Story by Melissa Arnot and David Morton; photos by David Morton
It is sometime between 7 and 9 p.m. Today, May 20, we carried our camp up to our highest resting point, Camp 4 at 7,600 meters. This is as high as I have slept without oxygen, and I am feeling the effects. I can take about five breaths and then I feel the sudden need to gasp or open the tent door, as though it is the tent that is keeping me from breathing. My mind is racing about the climb ahead. I feel unsure about my own ability to climb above this camp without oxygen. I want to try though. That thought is tempered by knowing that if I try, David may have to turn around sooner then he otherwise would to climb down with me. I am completely torn, trying to decide whether or not I should even leave Camp 4. Those thoughts only last until I find myself gasping again and focused on the task of just breathing.
Before too long (but after what felt like forever) our alarms go off. 10 p.m. Time to get ready, time to go. By 11:30 p.m., we are outside of the tent with down suits on, roped up, and facing a very moderate wind that seems kind compared with what Makalu has shown us so far. The first hour of climbing is slow, breaking trail in the dark. It isn’t soon after that first hour, as we approach another team’s camp (About 100 meters higher than ours) that I know it is time for me to go back to camp. We are moving slow, and if David has any chance of summiting, or staying warm, he needs to move faster than I can right now. These decisions are never easy, especially when made it the moment. There is no time to second guess, at least not now.
Heading back to Camp 4 alone was hard, emotionally. It is hard to put so much into an expedition only to fall short of my goals, but it was the right decision. As David made his way into camp later that night, I knew I had pushed myself to the appropriate limit. Despite feeling disappointed in not making the summit, I understand my limits better now, and that is something I will take with me. Carlos Buhler wrote that you shouldn’t get too greedy climbing mountains; you have to take your time. It is true. I am so thankful for this experience on Makalu. It has humbled me and taught me so much.
Coming down from Camp 4 to Camp 3 was one of the most difficult experiences I have had in the mountains. Not the technical climbing, but mentally and physiologically. I know that I was at my absolute limit. Just taking two steps required five minutes of rest, and my body was telling me urgently that it needed more oxygen. From the safety of basecamp, having pushed through, I know myself better now, and once I get a few days rest, I will be stronger for it. There is tremendous gratitude in that.
As Melissa untied the climbing rope, put it in her pack and left to go back to Camp 4, I felt a wave of emotion about losing my partner … and then I knew I had to focus on the long slow process of moving higher at these elevations. I was still breaking trail and would be until two of the approximately half dozen other climbers overtook me a few hours later. It was a beautiful night with a waning moon still shedding some light on the tremendous upper reaches of Makalu. My body moved slowly as it does up high, but I felt alive and exhilarated in that intense environment. There was hardly any wind during the evening, and as light started to come on the horizon I hoped that the common early morning winds that accompany daybreak would not materialize. They did not. The sun’s redemptive warmth came without winds, and by 8 a.m. my down suit seemed to be warm, not just something keeping me from cold.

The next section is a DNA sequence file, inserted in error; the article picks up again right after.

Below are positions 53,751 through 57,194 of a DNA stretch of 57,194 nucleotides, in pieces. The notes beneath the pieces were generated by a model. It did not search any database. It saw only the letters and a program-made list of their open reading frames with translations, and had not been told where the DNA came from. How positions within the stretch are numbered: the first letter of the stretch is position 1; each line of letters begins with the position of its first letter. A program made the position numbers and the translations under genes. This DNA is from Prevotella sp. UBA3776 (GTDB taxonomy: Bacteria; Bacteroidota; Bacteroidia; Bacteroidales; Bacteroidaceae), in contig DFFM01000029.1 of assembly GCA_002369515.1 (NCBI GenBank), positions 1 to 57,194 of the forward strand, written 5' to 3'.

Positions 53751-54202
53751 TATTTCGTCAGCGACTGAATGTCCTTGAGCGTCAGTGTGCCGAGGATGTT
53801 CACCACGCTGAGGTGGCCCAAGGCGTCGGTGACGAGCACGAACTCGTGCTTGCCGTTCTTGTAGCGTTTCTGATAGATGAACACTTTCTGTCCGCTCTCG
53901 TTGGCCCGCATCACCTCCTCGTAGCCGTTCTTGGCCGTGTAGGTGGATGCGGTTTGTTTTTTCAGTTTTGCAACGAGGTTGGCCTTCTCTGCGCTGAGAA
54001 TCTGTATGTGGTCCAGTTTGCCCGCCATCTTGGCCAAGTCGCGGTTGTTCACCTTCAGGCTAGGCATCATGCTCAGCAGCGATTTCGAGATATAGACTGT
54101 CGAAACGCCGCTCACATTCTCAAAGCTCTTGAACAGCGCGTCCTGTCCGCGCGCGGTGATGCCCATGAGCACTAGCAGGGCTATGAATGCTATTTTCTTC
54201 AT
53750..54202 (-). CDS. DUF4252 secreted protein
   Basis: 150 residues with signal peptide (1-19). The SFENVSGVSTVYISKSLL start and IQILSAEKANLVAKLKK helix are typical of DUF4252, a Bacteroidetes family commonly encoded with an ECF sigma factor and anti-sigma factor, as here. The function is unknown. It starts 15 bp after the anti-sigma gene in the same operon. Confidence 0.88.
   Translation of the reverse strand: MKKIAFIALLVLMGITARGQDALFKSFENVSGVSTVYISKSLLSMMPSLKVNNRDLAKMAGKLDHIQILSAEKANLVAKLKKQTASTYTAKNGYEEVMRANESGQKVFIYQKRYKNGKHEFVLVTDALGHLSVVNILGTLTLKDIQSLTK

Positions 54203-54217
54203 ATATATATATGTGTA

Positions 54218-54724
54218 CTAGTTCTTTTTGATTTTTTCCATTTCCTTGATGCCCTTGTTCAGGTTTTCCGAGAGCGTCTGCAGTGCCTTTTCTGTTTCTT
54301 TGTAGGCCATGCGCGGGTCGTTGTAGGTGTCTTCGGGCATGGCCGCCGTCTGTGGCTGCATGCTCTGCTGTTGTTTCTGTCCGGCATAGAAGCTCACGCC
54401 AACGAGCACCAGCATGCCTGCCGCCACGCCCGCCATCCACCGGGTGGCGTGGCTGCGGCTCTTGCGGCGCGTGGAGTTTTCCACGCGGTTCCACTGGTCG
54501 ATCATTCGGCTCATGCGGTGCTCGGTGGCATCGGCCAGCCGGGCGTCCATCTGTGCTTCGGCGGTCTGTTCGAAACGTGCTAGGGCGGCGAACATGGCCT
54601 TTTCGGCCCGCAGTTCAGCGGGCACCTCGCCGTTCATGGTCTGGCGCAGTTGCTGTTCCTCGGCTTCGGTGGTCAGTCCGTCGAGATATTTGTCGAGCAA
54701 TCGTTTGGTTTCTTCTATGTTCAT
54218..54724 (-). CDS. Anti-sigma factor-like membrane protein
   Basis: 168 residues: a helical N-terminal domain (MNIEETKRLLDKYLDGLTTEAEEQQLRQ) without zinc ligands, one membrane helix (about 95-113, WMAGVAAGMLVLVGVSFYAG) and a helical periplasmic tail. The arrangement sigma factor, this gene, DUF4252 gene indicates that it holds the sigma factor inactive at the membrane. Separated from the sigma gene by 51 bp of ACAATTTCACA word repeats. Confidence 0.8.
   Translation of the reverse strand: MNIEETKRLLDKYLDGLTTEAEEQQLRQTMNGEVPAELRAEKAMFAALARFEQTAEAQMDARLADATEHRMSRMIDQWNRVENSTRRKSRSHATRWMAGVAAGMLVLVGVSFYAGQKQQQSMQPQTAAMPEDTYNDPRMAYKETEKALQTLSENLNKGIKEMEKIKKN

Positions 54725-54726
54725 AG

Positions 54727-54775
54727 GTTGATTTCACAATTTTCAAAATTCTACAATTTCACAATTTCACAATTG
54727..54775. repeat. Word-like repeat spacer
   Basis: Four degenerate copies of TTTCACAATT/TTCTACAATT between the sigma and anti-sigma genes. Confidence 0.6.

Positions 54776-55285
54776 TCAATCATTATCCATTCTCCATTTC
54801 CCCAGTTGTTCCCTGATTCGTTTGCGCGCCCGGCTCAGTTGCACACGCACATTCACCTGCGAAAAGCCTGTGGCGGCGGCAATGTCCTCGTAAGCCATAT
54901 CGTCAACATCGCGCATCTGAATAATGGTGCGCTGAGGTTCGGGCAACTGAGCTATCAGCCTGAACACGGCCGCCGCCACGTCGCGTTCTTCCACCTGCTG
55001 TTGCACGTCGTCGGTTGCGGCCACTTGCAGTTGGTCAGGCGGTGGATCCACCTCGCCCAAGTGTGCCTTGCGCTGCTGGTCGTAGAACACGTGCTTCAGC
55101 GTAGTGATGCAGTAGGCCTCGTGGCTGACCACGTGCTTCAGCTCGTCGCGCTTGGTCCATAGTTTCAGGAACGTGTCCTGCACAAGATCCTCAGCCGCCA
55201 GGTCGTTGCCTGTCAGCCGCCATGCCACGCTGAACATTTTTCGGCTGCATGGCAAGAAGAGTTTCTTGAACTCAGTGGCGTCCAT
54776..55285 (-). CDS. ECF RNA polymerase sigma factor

Long hours passed as I approached the French Couloir that leads to the summit ridge. Some of the seven other climbers had passed me and I climbed for times with two others. We all moved well though in general. Even the fastest climbers were somewhat slower today. There was trail breaking throughout the climb which certainly slowed each leader down. I also had realized by midday that I was certainly carrying too much weight with various camera gear as well as excess food and water. As I entered the French Couloir I knew it was going to be a late summit. It was 2 p.m., and it appeared that the first climbers had reached the summit. My body and mind were feeling great, though I knew that I was starting to get to a point where I was going to be out too many hours. I know, despite how good I may feel, that as the hours tick by without much food or water at extreme altitude. an exaggerated response from the body can occur later.
I climbed through the couloir’s rock steps and made my way to the summit ridge. It was between 3 and 4 p.m. The summit lay only about 150 meters from me, but it was likely two to three hours away. Perhaps less, perhaps even more. Either way, I would be descending in shadow then quickly darkness before arriving to Melissa in Camp 4.
I still felt strong, though I knew even on a nice-weather day like this that my body would be so depleted that descending without sun could put me into a hypothermic scenario. But, then again, I may likely be OK. What should I do? I sat down at approximately 8,300 meters and gave myself a few minutes. After a couple more than a few, I decided that it had been too long a day already just looking at the numbers. I descended in the shadow of Makalu’s summit and eventually arrived at Camp 4 at 8:30 p.m.
Melissa had hot water ready as I crawled into our cramped tent. We chatted for a few minutes. I dozed off. Later, I woke up and tossed and turned about my choice, as we all do.
We descended in extremely difficult conditions the next morning with significant winds and trail breaking, but we returned to base camp safely and were treated to a wonderful meal.
Tomorrow, we fly via helicopter to Everest base camp. We’ll see if there’s enough time to make an attempt on that picturesque massif.
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